Economy and Infrastructure

22.01.19

All five Tees Valley councils to support mayor Houchen’s airport takeover plan despite being combined authority’s ‘single biggest risk’

All five Tees Valley councils have confirmed they are backing mayor Ben Houchen’s £40m plan to buy Durham Tees Valley Airport and bring it back under public ownership.

The controversial deal to buy the airport using funds devolved to the combined authority needs the approval of all five council leaders in Tees Valley to be passed, but until now had faced heavy criticism.

Authority leaders have criticised the lack of information and consultations on the plan. Sue Jeffrey, of Redcar and Cleveland Council, called the takeover of the airport, which reportedly loses £2m a year, a “vanity project.”

But Middlesbrough mayor Dave Budd has now confirmed that he intends to vote in support of Houchen’s deal, following in the footsteps of Jeffrey and the leaders of Stockton, Darlington and Hartlepool in publicly supporting the proposals.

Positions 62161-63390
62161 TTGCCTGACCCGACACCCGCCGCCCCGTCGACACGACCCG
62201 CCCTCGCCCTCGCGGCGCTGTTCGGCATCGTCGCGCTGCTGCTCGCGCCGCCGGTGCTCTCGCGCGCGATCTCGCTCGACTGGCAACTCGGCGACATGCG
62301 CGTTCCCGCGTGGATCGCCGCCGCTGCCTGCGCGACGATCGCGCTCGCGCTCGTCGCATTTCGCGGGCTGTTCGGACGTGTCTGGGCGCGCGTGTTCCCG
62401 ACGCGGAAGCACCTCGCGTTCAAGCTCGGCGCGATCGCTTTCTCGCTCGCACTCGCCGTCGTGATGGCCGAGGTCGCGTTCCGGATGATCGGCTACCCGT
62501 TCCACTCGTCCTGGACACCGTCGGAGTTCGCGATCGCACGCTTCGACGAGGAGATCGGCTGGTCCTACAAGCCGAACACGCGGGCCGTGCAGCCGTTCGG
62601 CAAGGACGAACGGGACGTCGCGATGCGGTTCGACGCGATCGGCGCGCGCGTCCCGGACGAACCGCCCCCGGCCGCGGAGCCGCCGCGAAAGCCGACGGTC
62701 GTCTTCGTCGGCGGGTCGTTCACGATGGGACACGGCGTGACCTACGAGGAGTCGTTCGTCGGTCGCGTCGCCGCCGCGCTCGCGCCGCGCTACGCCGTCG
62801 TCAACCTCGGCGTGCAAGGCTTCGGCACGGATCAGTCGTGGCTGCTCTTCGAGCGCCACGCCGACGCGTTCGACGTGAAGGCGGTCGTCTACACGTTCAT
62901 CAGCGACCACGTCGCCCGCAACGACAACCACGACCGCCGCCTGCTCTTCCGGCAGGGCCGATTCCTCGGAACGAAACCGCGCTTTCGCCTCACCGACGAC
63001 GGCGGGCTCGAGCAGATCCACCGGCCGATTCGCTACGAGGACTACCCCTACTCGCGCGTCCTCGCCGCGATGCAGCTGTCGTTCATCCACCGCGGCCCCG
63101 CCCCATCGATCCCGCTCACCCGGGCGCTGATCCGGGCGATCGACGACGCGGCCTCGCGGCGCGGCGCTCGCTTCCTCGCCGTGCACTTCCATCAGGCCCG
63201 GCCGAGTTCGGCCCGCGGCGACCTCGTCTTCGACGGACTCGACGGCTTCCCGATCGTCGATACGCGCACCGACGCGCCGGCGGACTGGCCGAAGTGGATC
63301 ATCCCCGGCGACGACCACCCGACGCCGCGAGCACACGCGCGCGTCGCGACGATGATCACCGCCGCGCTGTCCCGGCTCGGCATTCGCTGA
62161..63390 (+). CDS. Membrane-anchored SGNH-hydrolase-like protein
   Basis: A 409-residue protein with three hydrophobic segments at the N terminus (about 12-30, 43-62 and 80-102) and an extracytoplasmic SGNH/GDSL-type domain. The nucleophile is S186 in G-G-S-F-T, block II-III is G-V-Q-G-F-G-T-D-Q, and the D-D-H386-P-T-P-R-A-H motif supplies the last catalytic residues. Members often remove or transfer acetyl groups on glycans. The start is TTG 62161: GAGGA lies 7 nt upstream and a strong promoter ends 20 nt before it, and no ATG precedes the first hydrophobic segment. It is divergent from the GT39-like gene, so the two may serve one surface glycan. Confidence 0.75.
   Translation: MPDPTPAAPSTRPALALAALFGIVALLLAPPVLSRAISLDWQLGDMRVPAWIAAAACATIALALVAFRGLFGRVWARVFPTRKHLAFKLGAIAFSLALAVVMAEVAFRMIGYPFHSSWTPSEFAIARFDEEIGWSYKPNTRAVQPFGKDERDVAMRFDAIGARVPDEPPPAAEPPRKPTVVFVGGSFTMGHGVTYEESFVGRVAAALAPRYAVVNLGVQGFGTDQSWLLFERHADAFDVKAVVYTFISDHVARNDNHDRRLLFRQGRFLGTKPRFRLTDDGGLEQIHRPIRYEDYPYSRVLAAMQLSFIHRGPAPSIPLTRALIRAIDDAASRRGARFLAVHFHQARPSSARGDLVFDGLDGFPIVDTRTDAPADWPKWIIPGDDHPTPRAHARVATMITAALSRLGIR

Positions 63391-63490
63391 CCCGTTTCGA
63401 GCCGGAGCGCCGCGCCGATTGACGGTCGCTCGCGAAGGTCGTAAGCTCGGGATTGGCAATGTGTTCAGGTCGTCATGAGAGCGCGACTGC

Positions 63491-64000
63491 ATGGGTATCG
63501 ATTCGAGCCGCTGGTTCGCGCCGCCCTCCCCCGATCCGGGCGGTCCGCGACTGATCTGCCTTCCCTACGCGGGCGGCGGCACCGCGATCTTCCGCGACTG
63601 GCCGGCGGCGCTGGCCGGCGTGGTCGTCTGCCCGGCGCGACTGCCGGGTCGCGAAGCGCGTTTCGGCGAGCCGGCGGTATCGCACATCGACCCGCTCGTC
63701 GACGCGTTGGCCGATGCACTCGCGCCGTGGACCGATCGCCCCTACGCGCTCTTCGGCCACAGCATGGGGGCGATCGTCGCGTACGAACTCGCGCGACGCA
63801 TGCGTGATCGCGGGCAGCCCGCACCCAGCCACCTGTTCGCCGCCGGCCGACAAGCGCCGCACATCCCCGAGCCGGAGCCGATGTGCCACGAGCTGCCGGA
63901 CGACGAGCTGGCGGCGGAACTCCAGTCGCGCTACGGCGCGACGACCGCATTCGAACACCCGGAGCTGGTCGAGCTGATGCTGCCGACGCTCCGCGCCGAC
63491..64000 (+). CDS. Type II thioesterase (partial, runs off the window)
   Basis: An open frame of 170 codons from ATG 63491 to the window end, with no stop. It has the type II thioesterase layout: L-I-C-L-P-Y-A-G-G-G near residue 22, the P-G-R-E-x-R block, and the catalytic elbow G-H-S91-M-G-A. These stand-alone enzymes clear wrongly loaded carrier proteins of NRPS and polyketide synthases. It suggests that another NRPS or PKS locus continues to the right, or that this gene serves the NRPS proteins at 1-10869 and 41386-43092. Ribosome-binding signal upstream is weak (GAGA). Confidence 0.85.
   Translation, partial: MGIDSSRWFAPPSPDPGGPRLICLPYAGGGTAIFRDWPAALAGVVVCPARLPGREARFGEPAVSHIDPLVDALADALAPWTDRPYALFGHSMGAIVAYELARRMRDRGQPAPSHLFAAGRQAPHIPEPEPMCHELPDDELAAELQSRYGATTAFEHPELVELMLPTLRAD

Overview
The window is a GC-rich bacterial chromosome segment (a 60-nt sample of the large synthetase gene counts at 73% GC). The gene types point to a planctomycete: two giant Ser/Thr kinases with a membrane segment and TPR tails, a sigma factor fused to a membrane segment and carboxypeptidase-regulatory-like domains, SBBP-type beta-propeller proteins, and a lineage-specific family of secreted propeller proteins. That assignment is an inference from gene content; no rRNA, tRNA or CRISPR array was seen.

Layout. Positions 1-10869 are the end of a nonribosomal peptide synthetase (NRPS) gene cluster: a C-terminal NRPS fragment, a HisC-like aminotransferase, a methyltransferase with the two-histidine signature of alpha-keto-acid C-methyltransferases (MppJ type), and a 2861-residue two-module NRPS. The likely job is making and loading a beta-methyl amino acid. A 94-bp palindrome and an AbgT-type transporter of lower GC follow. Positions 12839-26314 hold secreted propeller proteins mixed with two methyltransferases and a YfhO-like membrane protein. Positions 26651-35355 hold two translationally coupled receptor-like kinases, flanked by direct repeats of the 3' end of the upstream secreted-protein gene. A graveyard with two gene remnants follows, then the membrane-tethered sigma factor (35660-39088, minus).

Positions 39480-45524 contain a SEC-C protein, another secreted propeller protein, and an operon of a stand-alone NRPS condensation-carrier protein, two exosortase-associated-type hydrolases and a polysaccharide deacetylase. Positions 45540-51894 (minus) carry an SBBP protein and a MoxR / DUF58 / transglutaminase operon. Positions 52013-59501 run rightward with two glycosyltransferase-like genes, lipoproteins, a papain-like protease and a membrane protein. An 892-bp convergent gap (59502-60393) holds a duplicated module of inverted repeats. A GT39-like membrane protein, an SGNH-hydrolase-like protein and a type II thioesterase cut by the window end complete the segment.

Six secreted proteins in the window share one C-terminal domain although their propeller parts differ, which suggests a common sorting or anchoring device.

He declared: “The airport is hugely important to this area and we all want it to succeed – but it is also the single biggest risk the combined authority has, and one which will not be a source of profit for many years.”

The Tees Valley Investment Plan will, if approved, see the airport purchased from owners Peel for £40m, and the former steelworks site at Redcar redeveloped.

The takeover will see the combined authority use money devolved from central government to acquire Peel’s shareholding in the airport and 819 acres of land, and Houchen has also promised to change its name back to its pre-2004 title.

Peel Group said it welcomed Houchen’s plan, but warned that if the takeover was rejected by council leaders then the airport’s future was “extremely uncertain” past 2021 and would likely close.

Announcing his support, as reported by the Northern Echo, mayor Budd stressed the importance of the combined authority’s investment plan and said it contained many essential and transformative projects and investment proposals.

He said: “That does not mean, however, that I am happy with every aspect of it, and I know my concerns are shared by many members of the public.

“Of course, we have raised very real concerns over the airport deal in particular, in the face of a serious and worrying lack of information and an unwillingness to involve the leaders of the five authorities as equal partners.”

Budd said the deal would realistically cost around £75m, considerably more than stated, but that he hoped lessons had been learned about how to head an organisation.

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